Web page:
In principle, consensus among the whole group is worth the effort when decisions are intended to transcend generations. Consensus is achieved when every member of the group understands and consents to the same thing. It is much more arduous to make consensus decisions than it is to make majority-rule decisions or executive decisions. However, because they achieve full understanding and consent among all members, consensus decisions are much more likely to last. When there is real consensus about a decision there is no disgruntled minority working to change it later.
For a board of directors deciding its mission, values, or high-level policies — things intended to endure for future generations of board members — taking the time to develop consensus among all members is worth the effort. For deciding what the board will have for lunch — a decision that lasts only through dessert — consensus is not worth the effort.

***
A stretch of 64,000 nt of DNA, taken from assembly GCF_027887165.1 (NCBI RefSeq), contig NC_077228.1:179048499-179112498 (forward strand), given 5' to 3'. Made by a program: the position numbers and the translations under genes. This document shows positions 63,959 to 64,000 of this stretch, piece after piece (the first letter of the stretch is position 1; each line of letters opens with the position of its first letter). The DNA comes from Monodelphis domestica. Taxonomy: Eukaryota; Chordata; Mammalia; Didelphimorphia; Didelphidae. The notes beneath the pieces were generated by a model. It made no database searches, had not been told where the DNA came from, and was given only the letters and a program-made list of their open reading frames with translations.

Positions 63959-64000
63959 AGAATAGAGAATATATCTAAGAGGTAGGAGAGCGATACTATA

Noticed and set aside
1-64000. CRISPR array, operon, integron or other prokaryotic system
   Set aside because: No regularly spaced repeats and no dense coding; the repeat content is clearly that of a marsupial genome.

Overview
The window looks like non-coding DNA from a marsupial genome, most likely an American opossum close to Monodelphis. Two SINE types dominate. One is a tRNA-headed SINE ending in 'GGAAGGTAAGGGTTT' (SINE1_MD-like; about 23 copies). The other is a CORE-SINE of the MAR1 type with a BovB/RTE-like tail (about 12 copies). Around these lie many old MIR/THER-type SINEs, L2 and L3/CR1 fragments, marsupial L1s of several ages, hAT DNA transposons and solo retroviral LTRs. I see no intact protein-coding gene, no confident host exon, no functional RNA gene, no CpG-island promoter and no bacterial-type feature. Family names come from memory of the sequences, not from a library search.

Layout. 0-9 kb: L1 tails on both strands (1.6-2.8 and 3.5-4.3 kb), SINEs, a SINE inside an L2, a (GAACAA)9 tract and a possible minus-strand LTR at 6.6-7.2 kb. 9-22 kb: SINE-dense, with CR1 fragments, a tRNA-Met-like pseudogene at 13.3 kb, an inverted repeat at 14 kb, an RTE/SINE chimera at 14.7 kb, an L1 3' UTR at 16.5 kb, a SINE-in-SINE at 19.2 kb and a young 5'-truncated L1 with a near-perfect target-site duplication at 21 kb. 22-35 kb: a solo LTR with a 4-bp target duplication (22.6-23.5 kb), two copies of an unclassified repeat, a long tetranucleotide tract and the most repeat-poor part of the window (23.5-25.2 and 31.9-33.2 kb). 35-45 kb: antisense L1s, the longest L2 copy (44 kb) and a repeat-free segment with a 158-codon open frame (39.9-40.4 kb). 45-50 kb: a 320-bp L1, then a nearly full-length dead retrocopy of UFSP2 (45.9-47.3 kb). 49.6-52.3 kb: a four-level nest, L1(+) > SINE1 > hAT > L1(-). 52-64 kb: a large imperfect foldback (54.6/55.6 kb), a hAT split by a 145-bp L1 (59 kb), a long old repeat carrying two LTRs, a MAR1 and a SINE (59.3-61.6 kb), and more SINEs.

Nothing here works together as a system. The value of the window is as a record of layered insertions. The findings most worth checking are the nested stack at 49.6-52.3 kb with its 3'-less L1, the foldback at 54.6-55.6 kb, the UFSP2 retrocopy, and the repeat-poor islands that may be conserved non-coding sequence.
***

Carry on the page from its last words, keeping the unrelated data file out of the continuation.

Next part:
Practical Tip: For every decision, consider how long it’s expected to last and choose an appropriate decision-making method. Be deliberate about using consensus for some things, majority vote for other things, and delegate the short-order things to individuals. We let individuals make short-term decisions on behalf of the members because we trust they will be in keeping with long-term decisions decided by consensus of all the members.
– Craig Freshley